This article has two purposes. The first is to highlight a very useful script published by Michael Krasivsky from The Resource Group back in 2016. The second is to explain how easy it is to use the GP Power Tools SQL Execute Setup window to execute scripts against multiple databases.
Microsoft Dynamics GP provides access to all the SQL Resources (Tables, Views, Stored Procedures, etc.) using the DYNGRP SQL role. For this technique to work correctly, all GP users need to be assigned to the DYNGRP role and all SQL objects need access “Granted” to the same DYNGRP role.
GP Power Tools is a subscription based product. This means it needs current, valid Registration Keys to stay operational.
If you have written Mission Critical Custom Code using GP Power Tools – Developer Tools module, you will want to ensure that those triggers and scripts stay active at all times and if the registration fails for any reason that you are notified immediately.
I have created the same functionality for Item Cards. It is labelled as Version 2 so it stays in sync with the other trackers. Even though this is actually the first release, it is based on the Version 2 code.
You might be aware of the new Security requirements for Bank Account Numbers which applies to ACH Originators and Third-Parties with more than 2 million ACH payments annually and becomes effective on 30-Jun-2022.
NACHA, the governing body for ACH transactions in the United States, is rolling out updated security requirements which are actually best practice whether you meet the transaction level targets or not.
Read on for how you handle the requirements on your Microsoft Dynamics GP system.
This article covers the latest “Must Have” free sample project for the GP Power Tools – Developer Tools module (requires Build 28 or later).
Back in 2012, I created code to obscure customer credit card details (see more information below). Using the same concepts, I have now created a project to obscure Bank Account Numbers for Checkbooks, Customers, Vendors and Employees.
Whether you have a requirement (see NACHA Security Requirements article) or not, best practice would be to make sure that Bank Account Numbers in your system are not human readable while stored in the database.
This example shows the different methods that can be used with GP Power Tools to create Self Service SQL Scripts which can be made available to all users or just specific users.
The actual SQL Script used for this demonstration is a simple select query on the Customer Master (RM00101) RM_Customer_MSTR table, but can be replaced by any SQL statements to achieve any manipulation of the data desired.
The recent Build 28.8 hotfix of GP Power Tools incorporated some Developer Tools module changes to enable so very cool customization options for updating reports based on temporary tables. The big feature enhancement is the ability to store a Table Reference as a Memory parameter.
References in Dexterity are like pointers to a particular resource, so the Table Reference allows access to the particular instance table buffer without needing to pass the table as a parameter to a script.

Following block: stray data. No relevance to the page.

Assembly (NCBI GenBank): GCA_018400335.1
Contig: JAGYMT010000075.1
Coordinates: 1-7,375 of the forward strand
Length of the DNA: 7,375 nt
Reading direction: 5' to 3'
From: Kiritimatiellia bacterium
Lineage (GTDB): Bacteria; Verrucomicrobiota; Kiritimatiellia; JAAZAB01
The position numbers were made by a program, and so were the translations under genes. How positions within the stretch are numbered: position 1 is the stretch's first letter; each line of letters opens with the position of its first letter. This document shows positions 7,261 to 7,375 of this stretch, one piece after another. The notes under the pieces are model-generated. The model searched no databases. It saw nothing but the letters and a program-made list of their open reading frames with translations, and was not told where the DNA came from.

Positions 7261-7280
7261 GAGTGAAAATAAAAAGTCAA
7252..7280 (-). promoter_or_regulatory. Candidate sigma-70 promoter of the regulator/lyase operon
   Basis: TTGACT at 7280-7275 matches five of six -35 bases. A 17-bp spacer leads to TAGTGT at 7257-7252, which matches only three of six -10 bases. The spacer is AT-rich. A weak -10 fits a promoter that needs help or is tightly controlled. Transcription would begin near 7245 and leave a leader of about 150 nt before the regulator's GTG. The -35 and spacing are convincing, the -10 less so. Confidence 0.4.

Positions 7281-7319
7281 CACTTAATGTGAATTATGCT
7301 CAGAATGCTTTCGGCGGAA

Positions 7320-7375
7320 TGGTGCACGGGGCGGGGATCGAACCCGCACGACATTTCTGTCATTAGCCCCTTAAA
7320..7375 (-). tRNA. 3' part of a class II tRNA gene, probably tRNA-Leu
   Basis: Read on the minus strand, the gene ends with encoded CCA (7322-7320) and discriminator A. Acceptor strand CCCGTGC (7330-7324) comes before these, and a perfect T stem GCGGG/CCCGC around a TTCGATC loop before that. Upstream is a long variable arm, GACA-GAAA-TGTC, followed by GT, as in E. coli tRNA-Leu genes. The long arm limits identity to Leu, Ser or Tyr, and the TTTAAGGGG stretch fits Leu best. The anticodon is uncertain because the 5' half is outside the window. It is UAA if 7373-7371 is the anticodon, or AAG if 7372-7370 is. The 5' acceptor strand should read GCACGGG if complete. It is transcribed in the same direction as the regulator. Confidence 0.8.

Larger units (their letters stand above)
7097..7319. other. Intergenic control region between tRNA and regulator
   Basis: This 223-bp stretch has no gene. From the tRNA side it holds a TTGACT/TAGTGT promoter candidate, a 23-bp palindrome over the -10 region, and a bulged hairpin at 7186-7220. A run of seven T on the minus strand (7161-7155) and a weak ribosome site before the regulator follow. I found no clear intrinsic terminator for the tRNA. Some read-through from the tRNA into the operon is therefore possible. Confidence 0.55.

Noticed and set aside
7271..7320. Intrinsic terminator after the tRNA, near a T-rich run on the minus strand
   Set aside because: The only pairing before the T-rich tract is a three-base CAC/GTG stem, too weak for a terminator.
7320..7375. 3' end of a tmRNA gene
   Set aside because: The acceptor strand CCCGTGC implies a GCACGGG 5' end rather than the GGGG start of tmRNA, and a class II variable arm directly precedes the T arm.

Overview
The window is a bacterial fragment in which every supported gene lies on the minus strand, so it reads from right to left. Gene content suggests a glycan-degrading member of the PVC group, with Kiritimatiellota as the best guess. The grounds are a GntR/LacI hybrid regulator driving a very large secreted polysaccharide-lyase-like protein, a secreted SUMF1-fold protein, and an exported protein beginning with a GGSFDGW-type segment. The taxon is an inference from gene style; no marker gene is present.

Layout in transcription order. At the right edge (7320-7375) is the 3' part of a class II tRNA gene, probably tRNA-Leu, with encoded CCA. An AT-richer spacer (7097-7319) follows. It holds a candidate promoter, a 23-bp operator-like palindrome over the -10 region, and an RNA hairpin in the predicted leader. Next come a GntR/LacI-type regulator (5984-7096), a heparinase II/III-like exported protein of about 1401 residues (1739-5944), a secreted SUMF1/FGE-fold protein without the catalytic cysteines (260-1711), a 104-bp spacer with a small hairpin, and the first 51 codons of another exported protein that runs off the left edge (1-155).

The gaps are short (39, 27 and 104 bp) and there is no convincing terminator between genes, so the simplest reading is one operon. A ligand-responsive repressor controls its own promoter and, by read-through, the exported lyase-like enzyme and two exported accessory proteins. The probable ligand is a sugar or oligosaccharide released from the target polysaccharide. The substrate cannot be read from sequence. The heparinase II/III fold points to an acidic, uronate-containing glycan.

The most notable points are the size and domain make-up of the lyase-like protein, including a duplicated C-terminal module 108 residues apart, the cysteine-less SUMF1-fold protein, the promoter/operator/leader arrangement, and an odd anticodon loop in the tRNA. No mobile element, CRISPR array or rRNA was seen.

This article is comes about thanks to my friend, Melissa Brown, who approached me for a solution to a reporting requirement she had for a customer due to new legislation brought in by the US state of Minnesota.
The requirement was not possible to solve with the Dynamics Report Writer alone as it involved an array in a table which prevented a static relationship from working to retrieve the data needed.
When writing customizations using GP Power Tools as your development tool, there may be times where you need to return a SQL query as a data set to your Trigger Setup script or Runtime Execute Setup script.
It is possible to display a data set to the end user in a SQL Results window using the MBS_SQL_Results helper function. If you have “Goto” actions defined, the MBS_SQL_Results_Goto helper function will display the data and enable the SQL Goto functionality.
But what if we don’t want the data displayed to the user and just need to use the data in your code.
I have been burnt before with crowd funded projects (I supported 3 smartwatches and only one make it to production and it under-delivered 😦 ), so I was wary of getting involved again. However, this was the second generation of the GPD Pocket and demo devices had already been delivered to a number of YouTube reviewers. I felt fairly safe to get involved with crowd funding again, as this would give me a discount and get the device earlier.
Recently Steve Endow MVP asked on Twitter if there was a simple solution for moving SOP Transactions from one batch to another batch.
This is something that is easily solved as a Self Service script using the GP Power Tools – Developer Tools module. In fact, I had already created a solution for the same request for a customer in Australia using GP Power Tools. I spoke to the customer, Anand, and he said he was happy for me to post the code on the blog.
Today, we have an article from guest author Craig Verster, Senior Microsoft Dynamics GP Consultant at Microchannel Services, who identified an issue that can affect Australian (and potentially other non-US) SQL Server installations.
When installing SQL Server Database Engine the default collation is dependent on the Locale of the operating system.
i.e. If Australia, then Latin1_General_CI_AS is the default collation method.
If USA (which is the default locale), then SQL_Latin1_General_CP1_CI_AS is the default collation method.
Although both these collation methods use code page 1252 they actually work very differently.
Adding to this week’s series on customising the Payables Transaction Entry window using GP Power Tools, I thought it would be interesting to show some variants of the trigger script using less and less of the built in GP Power Tools features.
If you missed the previous articles please check them out below: